The Sunday Mail
Debra Matabvu and Emmanuel Kafe
MORE than 4,000 health workers have left Zimbabwe since the start of last year, but many have fallen victim to dodgy recruitment agencies taking advantage of the aggressive search for health workers by wealthy countries, especially the Kingdom United, established The Sunday Mail.
However, the government is currently putting in place measures to manage the situation.
The exodus of health workers from Zimbabwe and many other developing countries to the UK, among other countries, is driven by the increased demand for health workers in developed countries, whose health systems have been strained by the Covid-19 pandemic.
The latest statistics from the Health Service Board (HSB) show that more than 4,000 healthcare workers resigned from public institutions between January 2021 and November this year.
Of that figure, 2,910 quit last year alone, while 1,561 left their jobs between January and November this year.
Overall, this includes 1,772 Registered Nurses (RGNs) who resigned last year alone and the 976 who left this year.
However, the number of health workers who resigned from private facilities, who are also affected, could not be determined last week.
Deputy Minister of Health and Childcare, Dr John Mangwiro, said the government was gradually improving working conditions for health workers to cope with the growing challenge.
“We work above all to improve working conditions. This includes ensuring that there are medicines in hospitals and equipment. The government is working to ensure that the same conditions offered to nurses in other countries are offered locally.
Zimbabwe’s health workers are highly trained, and many of them are employees of choice around the world.
But some health workers who are willing to work overseas, particularly as health care aides, fall victim to predatory agencies.
Sunday Mail surveys show carers pay up to £5,000 each to recruitment agencies to get jobs in the UK.
They also have to pay additional fees on their salaries.
Responding to questions from the Sunday Mail, a spokesperson for the British Embassy in Zimbabwe said “the Embassy is concerned at reports of mistreatment of some Zimbabwean social workers by private recruitment agencies”.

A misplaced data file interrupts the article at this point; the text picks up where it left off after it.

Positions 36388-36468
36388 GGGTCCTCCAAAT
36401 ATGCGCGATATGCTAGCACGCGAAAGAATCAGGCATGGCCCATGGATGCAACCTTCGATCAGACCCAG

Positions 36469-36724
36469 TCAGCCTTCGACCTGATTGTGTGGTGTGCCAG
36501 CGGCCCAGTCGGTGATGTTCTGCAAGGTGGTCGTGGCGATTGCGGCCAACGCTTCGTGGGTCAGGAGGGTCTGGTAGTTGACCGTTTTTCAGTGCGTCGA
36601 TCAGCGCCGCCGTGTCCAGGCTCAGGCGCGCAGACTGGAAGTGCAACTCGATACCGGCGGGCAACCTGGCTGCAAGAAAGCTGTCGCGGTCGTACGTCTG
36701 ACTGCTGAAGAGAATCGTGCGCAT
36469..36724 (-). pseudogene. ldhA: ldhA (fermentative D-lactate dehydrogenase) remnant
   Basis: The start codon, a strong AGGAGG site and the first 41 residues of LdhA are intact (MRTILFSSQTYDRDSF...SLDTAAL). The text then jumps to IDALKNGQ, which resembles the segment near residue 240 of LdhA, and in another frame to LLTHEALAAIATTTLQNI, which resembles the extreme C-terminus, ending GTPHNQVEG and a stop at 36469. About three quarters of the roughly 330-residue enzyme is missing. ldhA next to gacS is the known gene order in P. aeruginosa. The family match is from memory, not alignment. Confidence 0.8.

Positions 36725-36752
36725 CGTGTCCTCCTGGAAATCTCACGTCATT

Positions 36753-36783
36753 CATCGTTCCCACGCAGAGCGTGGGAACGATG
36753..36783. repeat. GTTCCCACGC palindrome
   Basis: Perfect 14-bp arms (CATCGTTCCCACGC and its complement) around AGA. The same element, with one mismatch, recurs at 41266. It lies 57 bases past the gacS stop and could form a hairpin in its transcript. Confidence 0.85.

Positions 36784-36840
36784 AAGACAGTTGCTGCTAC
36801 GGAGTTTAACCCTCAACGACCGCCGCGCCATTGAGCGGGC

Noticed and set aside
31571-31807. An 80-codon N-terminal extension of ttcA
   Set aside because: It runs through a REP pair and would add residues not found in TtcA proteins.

The embassy has urged potential workers to read their contracts before signing them.
“Zimbabwean workers using the services of a private recruitment agency to secure employment in the UK should check their contracts in full before signing. If a worker feels they are the victim of illegal activity, they should report it to the proper authorities,” she said.
Local health facilities offering three-month nursing aide training courses also charge between $300 and $350.
The government is currently in the process of establishing Migrant Resource Centers (MRCs) which will help provide Zimbabweans with essential information on matters relating to safe formal labor migration.
The Minister of Civil Service, Labor and Social Affairs, Professor Paul Mavima, said the resource centers will serve as centers for the dissemination of information on the rights of migrants.
“The facilities will also help by providing returnees with information on their return, among many other essential services on migrants,” he said, adding that the move was in line with labor migration policy. signed by President Mnangagwa in 2019 and national development. Strategy (NDS1).
A UK-based practical nurse has shared with this post how she was scammed by a recruitment agency who helped her find a job in England.
When she applied for the job, she was promised at least £12.50 an hour, but was paid £8, as a recruitment agency (name provided) facilitated her work permit and his visa made up the difference.
She was not informed of this arrangement beforehand.
She had only paid a recruitment fee of almost £5,000.
“These intermediaries are mostly Zimbabweans living in the UK. They do not explain in detail when applying through them how much they will deduct from your salary. I don’t have much choice now but to work until the five-year contract expires,” she revealed.
Some private agencies, victims say, even hold passports and other essential documents until payment is made.
Social workers’ visas are tied to their employers, making them reluctant to report such cases for fear of deportation.
The Sunday Mail approached one of the recruitment agencies.
In a conversation on WhatsApp, the recruitment agency said its fees for carers who wanted to work in care homes and be paid £13 an hour would be around £5,000.
“This includes a ‘placement package’, including a certificate of sponsorship and visa application assistance. You should send in your IELTS (International English Language Testing System), police certificate, tuberculosis test and driving license as soon as possible as applications for this year are about to close,” a representative said. of the agency.